Minnesota Governor to announce state's learning plan for 2020-21 school year at 2 p.m. Thursday

Gov. Tim Walz will announce the state’s learning plan for the upcoming 2020-21 school year in Minnesota Thursday afternoon.

You can watch the announcement live at 2 p.m. on FOX 9, FOX9.com/live and the FOX 9 News App.

The Governor is expected to allow school districts to offer limited in-person instruction this fall, though much of the decision-making process will fall to local school boards in the coming weeks. 

Wednesday, Walz tipped his hand about his looming announcment, telling reporters that the transmission rate was lower among children under teh age of 12. He said, "an elementary school classroom looks different from a bar at midnight." 

The Governor cautioned that increased community spread of the coronavirus in local areas could be enough to shutter schools and have students transition back to full-time distance learning. 

The Governor’s office said he, Lt. Gov. Peggy Flanagan, Department of Health Commissioner Jan Malcolm, Department of Education Commissioner Mary Cathryn Ricker and Department of Education Deputy Commissioner Heather Mueller will be on hand for the announcement.

On the eve of that announcement Wednesday, parents and teachers braced for what the announcement will reveal as kids enjoy their carefree summer days.

Countless parents, like Jackie Lin, are anxiously waiting for the Governor’s decision and how it will affect her soon-to-be second grader and her household.

“For me, I’m a working parent at home and I have to balance my job and make up my hours at night because I have to take care of my kids and his activity,” said Lin.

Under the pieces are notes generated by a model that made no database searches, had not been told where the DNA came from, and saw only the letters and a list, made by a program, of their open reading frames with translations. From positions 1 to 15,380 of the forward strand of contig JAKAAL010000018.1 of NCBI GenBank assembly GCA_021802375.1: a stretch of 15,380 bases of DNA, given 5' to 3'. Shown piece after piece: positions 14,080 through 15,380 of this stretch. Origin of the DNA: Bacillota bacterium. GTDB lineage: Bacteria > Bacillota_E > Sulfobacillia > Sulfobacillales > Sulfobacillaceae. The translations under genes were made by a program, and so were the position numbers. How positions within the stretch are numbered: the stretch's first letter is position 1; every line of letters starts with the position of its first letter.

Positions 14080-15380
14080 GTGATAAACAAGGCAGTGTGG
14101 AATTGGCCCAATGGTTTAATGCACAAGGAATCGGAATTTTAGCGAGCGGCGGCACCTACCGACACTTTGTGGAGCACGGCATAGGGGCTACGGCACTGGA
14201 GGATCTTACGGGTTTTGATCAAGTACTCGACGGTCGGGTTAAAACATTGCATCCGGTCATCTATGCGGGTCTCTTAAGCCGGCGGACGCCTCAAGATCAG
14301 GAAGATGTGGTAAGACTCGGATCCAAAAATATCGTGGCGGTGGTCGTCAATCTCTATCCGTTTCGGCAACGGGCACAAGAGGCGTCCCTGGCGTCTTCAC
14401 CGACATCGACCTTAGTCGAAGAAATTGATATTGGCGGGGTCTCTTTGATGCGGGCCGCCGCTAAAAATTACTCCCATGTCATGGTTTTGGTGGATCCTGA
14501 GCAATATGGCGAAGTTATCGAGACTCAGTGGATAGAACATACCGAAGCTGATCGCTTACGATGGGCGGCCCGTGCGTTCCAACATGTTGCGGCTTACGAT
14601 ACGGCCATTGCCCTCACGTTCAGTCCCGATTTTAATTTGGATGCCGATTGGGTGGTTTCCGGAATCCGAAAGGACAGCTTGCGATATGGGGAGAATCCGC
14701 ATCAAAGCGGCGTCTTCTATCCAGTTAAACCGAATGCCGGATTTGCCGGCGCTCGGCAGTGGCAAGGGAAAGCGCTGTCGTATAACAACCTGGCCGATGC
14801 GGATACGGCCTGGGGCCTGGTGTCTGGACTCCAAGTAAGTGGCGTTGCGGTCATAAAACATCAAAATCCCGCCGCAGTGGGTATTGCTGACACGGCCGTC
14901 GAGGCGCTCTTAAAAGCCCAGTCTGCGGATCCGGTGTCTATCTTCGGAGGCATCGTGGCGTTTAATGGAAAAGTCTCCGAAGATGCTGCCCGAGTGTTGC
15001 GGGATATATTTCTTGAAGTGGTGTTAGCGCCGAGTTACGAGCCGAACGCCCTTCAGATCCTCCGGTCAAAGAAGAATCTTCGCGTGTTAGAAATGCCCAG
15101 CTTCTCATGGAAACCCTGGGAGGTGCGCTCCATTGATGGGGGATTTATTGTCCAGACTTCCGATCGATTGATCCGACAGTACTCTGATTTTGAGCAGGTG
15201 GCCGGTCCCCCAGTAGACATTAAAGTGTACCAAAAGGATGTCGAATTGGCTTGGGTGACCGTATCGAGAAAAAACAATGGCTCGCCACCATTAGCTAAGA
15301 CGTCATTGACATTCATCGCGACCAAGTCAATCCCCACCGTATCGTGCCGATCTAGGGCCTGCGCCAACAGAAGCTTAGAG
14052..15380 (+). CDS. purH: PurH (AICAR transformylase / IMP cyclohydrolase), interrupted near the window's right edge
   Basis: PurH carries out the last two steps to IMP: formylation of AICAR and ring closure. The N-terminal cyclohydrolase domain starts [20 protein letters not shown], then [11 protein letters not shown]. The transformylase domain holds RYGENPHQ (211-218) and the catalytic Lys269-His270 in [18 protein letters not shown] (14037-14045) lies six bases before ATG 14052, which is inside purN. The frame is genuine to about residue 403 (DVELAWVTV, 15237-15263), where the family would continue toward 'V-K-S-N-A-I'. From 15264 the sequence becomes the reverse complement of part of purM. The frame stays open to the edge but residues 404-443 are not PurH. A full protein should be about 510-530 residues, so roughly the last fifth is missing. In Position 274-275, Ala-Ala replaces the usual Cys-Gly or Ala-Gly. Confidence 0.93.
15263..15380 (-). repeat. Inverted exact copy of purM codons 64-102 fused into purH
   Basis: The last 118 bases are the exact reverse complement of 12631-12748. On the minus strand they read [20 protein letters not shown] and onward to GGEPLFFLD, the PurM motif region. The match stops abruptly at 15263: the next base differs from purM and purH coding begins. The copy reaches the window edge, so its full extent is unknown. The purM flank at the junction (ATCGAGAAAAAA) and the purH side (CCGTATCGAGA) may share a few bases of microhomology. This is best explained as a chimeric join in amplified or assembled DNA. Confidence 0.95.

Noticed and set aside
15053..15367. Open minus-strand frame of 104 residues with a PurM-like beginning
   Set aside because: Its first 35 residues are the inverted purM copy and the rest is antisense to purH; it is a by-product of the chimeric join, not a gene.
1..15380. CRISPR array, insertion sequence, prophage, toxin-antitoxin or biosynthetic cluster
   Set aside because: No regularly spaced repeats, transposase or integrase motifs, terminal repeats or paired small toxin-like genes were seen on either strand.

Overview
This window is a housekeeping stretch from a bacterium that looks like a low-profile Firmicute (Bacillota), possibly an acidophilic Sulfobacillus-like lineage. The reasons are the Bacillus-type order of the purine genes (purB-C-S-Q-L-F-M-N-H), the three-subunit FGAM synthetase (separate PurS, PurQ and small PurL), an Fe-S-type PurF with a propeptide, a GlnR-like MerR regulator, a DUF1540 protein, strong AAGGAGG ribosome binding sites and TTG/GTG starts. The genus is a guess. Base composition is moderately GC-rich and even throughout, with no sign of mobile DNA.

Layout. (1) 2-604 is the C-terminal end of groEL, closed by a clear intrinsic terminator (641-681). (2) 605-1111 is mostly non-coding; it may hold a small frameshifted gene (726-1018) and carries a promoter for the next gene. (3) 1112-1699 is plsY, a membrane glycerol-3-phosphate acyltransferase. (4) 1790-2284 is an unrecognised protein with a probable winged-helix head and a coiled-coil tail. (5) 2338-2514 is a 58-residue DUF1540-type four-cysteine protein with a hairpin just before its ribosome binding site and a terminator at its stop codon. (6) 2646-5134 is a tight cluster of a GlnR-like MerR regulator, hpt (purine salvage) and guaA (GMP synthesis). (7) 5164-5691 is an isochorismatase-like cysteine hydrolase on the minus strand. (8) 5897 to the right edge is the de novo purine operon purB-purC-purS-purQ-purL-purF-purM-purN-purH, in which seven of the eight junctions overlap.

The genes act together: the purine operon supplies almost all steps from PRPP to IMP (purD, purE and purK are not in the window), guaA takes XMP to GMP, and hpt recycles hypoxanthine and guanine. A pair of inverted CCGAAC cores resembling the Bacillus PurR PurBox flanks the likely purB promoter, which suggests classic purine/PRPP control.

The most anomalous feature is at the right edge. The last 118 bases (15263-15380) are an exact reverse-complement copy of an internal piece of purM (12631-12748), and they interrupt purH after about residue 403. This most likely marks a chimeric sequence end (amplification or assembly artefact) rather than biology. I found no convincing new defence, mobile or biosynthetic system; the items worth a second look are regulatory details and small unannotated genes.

In anticipation, in recent days, school districts around the Twin Cities area have come out with preliminary plans for what the fall could look like. While nothing is final, Minnetonka Public Schools is weighing seven different scenarios.

In Eden Prairie, one option looks like a pyramid, with Kindergarten through Third Grade going back for in-person five days a week, fourth through eighth grade hybrid and high schoolers learning at a distance.

Next door in Edina, there are again multiple, preliminary hybrid options being considered including one sending elementary students to school for half days every day, or having students at all age levels alternate each day between face-to-face and distance.

Mom and teacher Beth Gale things there is going to be anger. She has a high school sophomore and is an elementary art teacher in Shakopee and she’s just eager for a decision. Her district, however, is not planning to finalize a plan until Aug. 17.

“I’m really hoping I don’t have to do both distance learning and in-person at the same time, because that’s double the work and I have close to 700 students I see a week,” said Gale.